Getting dust on your sensor can ruin your pictures, or entail hours of retouching. Matt looks at how manufacturers aim to solve the problem at the source by implementing dust removal systems...

When Olympus introduced the E-1 in 2003, it carried the honour of being the first DSLR to feature a dust removal mechanism. Today, almost every DSLR manufacturer has developed their own system for combatting dust. However, unlike a technology such as lens-based image stabilisation – which follows a similar principle across the various manufacturers – dust removal solutions have resulted in a variety of systems.

Olympus’s original dust removal system involves a Supersonic Wave Filter (SSWF) which uses ultrasonic force to generate 35,000 vibrations of the filter per second. Dust then falls onto a reflective-free adhesive strip at the bottom of the filter, while rubber seals between the sensor, low-pass filter and SSWF prohibit dust from reaching the sensor. This technology reappeared in the company’s subsequent DSLR releases, being revised along the way to improve its effectiveness, Olympus claims.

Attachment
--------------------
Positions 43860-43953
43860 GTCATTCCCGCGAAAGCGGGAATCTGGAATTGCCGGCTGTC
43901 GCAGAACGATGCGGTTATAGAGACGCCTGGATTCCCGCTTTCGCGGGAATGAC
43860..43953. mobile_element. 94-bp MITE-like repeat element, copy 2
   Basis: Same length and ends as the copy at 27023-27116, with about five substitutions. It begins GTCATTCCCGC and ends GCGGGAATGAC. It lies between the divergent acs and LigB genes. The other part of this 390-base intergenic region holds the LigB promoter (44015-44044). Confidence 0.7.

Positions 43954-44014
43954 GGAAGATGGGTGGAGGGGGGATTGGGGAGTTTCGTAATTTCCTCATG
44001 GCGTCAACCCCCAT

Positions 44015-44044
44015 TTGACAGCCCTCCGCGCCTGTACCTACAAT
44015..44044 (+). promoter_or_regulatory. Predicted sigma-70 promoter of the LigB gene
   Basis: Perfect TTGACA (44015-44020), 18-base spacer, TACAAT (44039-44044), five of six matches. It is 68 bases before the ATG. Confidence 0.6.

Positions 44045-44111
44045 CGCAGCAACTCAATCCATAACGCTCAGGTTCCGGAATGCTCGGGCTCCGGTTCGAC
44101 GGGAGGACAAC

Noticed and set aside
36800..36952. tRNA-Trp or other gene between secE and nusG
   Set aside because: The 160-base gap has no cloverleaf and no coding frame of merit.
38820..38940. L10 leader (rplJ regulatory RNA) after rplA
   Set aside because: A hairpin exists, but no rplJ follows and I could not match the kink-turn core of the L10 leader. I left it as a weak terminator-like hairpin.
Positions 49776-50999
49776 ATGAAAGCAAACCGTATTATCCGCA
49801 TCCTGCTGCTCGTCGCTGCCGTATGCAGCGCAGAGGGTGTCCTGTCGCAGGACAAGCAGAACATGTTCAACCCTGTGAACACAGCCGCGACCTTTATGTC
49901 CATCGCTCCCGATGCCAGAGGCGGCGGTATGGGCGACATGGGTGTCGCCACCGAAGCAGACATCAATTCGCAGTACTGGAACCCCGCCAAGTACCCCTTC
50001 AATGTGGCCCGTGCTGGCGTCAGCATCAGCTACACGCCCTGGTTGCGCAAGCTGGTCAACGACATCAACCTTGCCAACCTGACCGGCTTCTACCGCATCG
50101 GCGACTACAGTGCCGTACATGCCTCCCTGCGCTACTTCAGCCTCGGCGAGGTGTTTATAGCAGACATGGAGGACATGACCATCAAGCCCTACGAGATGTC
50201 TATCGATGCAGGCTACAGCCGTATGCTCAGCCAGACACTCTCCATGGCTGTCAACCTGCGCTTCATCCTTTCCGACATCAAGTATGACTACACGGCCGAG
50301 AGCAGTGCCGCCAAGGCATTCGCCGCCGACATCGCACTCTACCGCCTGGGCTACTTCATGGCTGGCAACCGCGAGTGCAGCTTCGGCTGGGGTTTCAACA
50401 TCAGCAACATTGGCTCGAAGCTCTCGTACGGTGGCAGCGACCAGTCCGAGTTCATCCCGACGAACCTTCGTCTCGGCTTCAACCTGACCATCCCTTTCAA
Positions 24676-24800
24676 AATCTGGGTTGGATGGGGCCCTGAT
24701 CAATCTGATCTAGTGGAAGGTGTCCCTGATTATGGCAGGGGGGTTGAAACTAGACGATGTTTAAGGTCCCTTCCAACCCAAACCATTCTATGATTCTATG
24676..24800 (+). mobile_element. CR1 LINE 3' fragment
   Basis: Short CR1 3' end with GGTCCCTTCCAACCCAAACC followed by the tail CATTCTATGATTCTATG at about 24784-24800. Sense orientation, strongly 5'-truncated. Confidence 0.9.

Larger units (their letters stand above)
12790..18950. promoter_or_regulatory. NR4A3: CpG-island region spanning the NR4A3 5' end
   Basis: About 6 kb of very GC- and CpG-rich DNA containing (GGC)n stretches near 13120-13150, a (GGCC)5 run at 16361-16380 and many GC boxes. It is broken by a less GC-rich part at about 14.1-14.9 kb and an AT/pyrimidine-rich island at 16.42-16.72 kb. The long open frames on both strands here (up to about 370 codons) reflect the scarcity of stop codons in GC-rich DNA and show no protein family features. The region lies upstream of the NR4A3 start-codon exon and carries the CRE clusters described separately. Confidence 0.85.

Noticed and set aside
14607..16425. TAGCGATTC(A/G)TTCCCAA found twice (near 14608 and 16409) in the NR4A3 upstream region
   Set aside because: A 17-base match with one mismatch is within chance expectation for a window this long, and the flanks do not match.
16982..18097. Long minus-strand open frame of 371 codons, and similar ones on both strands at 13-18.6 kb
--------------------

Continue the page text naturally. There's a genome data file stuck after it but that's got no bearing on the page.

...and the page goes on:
Sony’s A100 followed in 2006, with a similar idea for dust removal. As well as employing a vibrating sensor, an indium tin oxide coating was used on the low-pass filter to avoid static, which would attract dust. Canon’s EOS Integrated Cleaning system, meanwhile, which first made an appearance in the EOS 400D, also utilised an anti-static coating on one of the two low-pass filters, in addition to a vibrating mechanism. This was complemented by a Dust Delete Data function, which worked with the bundled software to remove shadows of dust that may have formed before dust was initially removed.

The D300 was Nikon’s first model to sport dust removal, in the form of a self-cleaning sensor unit and software-based removal, with the bundled Capture NX. Its D60 looked at the problem in a new light, though. As well as the sensor-based vibration system of the D300, the D60 uses an Airflow Control system. This directs the air moved by the mirror downwards, Nikon claims, directing dust towards ducts in the base of the camera (away from the sensor) where it collects on to an adhesive strip.